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How to have a Classroom Discussion about Hurricane HarveyAs your students return to the classroom after Hurricane Harvey, you may be wondering if you should talk about this natural disaster with them or if you should avoid the topic altogether and get back to your class lessons. If your intuition says you should talk about it then you may be wondering, How? One simple truth to keep in mind is that regardless of whether or not the teacher talks about this experience, the students will talk about it. They want to share their stories with each other and, in some sense, they need to, because storytelling offers them connection and support. So it is advantageous and helpful for teachers to take charge of the chatter by initiating a classroom discussion where students can share their experiences in an organized and constructive way. Here is a simple way Catholic schoolteachers can lead a classroom discussion with just about any age group.

Download PDF here: How to have a Classroom Discussion about Hurricane Harvey

STEP 1: Lead by Example
Dedicate about 30 minutes of your first class for a conversation with your students. Tell them you want to have time for the class to share their stories and experiences of the hurricane. As the teacher, begin the discussion by sharing your own story, highlighting something you are grateful for and then mentioning anything that was frightening, sad, or humorous.

STEP 2: Express Gratitude
In a spirit of Christian hope, begin with thanksgiving. Invite each of your students to mention something they are thankful for from the week, i.e., safety, getting extra days off from school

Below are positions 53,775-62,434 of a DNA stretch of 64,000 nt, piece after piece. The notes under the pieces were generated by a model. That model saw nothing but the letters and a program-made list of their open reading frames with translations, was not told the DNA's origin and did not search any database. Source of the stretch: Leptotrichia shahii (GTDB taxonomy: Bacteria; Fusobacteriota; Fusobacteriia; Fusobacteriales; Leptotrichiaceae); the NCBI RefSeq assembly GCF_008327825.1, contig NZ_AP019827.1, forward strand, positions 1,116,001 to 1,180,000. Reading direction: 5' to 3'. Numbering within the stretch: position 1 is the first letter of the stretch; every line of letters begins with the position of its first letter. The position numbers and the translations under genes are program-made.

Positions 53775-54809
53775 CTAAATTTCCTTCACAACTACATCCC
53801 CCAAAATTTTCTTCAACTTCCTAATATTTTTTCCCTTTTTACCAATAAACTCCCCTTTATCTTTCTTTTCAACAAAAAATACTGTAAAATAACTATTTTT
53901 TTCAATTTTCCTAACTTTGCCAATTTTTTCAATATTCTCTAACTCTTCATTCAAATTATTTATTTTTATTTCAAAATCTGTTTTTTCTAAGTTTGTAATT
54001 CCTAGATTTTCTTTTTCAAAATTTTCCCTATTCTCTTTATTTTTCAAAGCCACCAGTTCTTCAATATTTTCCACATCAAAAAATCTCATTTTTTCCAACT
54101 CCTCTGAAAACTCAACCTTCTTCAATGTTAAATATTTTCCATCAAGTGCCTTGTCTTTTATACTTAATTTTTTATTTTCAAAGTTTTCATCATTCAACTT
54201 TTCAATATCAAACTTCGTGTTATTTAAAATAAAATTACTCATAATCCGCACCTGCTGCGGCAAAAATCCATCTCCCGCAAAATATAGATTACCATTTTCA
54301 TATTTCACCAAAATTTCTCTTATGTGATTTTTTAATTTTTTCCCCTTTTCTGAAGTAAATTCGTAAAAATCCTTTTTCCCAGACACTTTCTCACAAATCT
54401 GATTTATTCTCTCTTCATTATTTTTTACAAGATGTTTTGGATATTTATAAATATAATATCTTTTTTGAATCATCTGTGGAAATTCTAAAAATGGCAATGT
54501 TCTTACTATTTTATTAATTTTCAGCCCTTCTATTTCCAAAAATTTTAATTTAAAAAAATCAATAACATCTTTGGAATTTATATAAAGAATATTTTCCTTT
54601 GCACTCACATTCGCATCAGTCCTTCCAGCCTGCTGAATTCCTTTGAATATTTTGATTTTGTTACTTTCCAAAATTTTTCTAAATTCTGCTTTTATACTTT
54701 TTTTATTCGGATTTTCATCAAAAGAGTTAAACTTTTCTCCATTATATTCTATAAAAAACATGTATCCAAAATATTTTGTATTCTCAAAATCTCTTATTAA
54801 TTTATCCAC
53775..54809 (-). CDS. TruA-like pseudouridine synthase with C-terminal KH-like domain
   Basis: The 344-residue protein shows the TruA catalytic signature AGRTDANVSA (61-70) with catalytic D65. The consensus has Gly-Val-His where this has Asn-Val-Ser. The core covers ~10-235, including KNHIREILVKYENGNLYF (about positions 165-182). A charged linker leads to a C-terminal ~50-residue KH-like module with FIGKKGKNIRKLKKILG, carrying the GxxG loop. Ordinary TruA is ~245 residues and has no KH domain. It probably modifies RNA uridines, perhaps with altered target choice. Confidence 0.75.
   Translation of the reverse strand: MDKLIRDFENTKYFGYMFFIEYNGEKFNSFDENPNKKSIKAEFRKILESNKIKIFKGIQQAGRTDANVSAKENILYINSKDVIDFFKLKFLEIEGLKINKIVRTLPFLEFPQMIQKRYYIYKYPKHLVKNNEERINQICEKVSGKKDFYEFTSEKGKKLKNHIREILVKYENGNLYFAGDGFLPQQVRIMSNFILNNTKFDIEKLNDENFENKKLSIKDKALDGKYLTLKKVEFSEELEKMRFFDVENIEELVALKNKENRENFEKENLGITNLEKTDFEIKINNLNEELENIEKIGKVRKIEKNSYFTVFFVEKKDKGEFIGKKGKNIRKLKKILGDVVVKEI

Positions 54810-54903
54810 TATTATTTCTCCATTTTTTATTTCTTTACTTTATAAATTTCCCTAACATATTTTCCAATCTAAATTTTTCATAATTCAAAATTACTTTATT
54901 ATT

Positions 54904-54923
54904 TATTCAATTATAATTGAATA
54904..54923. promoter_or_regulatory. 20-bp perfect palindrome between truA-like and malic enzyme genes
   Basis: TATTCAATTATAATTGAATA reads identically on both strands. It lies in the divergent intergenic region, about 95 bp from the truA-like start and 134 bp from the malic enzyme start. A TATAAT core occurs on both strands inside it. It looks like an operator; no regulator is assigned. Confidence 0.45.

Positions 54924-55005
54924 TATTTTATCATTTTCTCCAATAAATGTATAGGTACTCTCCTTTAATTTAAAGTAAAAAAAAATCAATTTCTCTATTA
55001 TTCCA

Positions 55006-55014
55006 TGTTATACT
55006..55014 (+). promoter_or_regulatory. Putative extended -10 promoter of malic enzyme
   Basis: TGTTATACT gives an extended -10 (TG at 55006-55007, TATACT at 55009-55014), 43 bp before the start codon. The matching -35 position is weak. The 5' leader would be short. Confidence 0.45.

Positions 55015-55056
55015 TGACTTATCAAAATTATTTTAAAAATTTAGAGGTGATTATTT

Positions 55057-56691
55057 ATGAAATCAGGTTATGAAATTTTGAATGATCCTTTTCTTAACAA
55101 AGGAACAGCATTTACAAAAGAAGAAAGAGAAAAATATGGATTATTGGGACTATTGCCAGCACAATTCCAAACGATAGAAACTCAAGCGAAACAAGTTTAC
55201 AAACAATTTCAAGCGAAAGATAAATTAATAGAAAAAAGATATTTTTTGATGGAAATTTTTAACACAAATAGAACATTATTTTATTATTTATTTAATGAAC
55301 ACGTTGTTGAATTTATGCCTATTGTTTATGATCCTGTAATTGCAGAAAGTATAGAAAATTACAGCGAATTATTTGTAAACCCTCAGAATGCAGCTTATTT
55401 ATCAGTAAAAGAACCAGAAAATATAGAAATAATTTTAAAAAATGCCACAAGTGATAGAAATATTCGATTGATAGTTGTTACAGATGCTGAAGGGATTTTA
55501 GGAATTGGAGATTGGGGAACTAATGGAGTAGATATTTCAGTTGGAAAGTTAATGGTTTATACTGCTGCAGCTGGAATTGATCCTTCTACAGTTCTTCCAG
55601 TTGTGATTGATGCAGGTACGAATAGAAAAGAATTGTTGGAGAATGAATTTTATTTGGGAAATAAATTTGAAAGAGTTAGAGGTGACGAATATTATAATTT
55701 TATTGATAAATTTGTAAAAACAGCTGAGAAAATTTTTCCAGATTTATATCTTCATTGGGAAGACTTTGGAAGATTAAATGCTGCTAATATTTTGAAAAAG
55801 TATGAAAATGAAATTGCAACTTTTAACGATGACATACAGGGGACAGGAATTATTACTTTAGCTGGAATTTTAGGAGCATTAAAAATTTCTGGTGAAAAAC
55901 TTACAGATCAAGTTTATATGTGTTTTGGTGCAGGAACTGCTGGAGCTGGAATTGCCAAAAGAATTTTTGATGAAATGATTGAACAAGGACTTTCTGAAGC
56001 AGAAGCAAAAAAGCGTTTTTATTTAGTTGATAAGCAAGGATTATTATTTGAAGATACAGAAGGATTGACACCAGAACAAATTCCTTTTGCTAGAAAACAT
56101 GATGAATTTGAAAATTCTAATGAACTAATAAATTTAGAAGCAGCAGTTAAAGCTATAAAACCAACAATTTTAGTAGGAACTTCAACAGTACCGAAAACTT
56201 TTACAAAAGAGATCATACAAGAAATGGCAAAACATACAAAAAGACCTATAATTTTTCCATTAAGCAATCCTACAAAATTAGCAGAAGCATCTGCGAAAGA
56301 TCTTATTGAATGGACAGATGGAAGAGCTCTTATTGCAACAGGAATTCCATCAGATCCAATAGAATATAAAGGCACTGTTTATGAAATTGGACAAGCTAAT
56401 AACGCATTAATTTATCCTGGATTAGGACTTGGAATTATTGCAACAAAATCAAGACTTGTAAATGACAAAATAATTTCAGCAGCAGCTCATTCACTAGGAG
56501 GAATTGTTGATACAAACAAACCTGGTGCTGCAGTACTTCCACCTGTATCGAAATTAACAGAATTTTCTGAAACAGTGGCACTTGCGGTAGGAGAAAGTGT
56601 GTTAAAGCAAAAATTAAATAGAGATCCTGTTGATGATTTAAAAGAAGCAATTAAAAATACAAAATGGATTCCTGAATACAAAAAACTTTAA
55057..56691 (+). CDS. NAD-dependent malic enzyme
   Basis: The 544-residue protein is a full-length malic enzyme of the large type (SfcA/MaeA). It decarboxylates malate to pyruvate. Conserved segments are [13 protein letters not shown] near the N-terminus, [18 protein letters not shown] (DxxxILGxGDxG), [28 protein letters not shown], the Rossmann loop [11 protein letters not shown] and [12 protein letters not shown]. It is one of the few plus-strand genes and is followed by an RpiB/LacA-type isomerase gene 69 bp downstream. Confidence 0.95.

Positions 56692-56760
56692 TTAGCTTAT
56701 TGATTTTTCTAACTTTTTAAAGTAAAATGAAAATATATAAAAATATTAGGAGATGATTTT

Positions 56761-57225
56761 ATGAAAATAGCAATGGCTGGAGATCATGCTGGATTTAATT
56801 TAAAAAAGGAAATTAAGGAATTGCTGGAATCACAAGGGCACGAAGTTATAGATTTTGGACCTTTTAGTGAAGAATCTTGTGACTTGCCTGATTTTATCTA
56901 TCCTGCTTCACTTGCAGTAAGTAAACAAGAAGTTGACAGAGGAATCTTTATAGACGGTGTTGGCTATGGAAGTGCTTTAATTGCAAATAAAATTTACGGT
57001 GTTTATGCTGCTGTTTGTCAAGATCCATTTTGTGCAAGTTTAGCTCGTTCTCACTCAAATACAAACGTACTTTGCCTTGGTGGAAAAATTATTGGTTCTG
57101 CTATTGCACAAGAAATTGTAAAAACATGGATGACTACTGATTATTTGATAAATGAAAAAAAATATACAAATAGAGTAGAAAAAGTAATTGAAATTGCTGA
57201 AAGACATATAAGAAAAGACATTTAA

STEP 3: Express Fear or Sadness
Ask your students if anyone has a story to share about something frightening or sad that happened to them or their family, i.e., tornado drills, flooding streets, getting stuck in the car. Be sure to express empathy and understanding so that they feel validated and supported. This part of your conversation can help teachers identify any students who may need some extra support as they cope with the impact of the natural disaster.

STEP 4: Share Humor and Playfulness
It can be beneficial to balance the seriousness with some lightness if it is done with sensitivity. Ask your students if anyone has a story to share about something funny or silly that happened to them or that they saw, i.e., a dumpster floating across a parking lot, a neighbor’s sprinklers turned on in the storm. Humor is an important tool for coping in difficult times. For the young children, the teacher can also ask if they had a chance to play in the rain or in their swampy yards.

STEP 5: Helping Others
Helping others is an important part of overcoming a natural disaster. The experience leaves people feeling out of control, but when we begin to offer help to others who are in need then it’s a sign that we are regaining a sense of empowerment and can contribute to the safety and wellbeing of the community. Ask your students how they and their family can help others or how they have already begun to do so, i.e., donating toys and clothing, praying for flood victims

STEP 6: Conclude in Prayer with Gratitude and Intercession
After the students have had the chance to share their stories with each other then you can lead a closing prayer giving thanks for safety and also inviting the students to offer intercessions for others. This is an opportunity to “collect” everything that has been shared and offer it to the Lord together in prayer.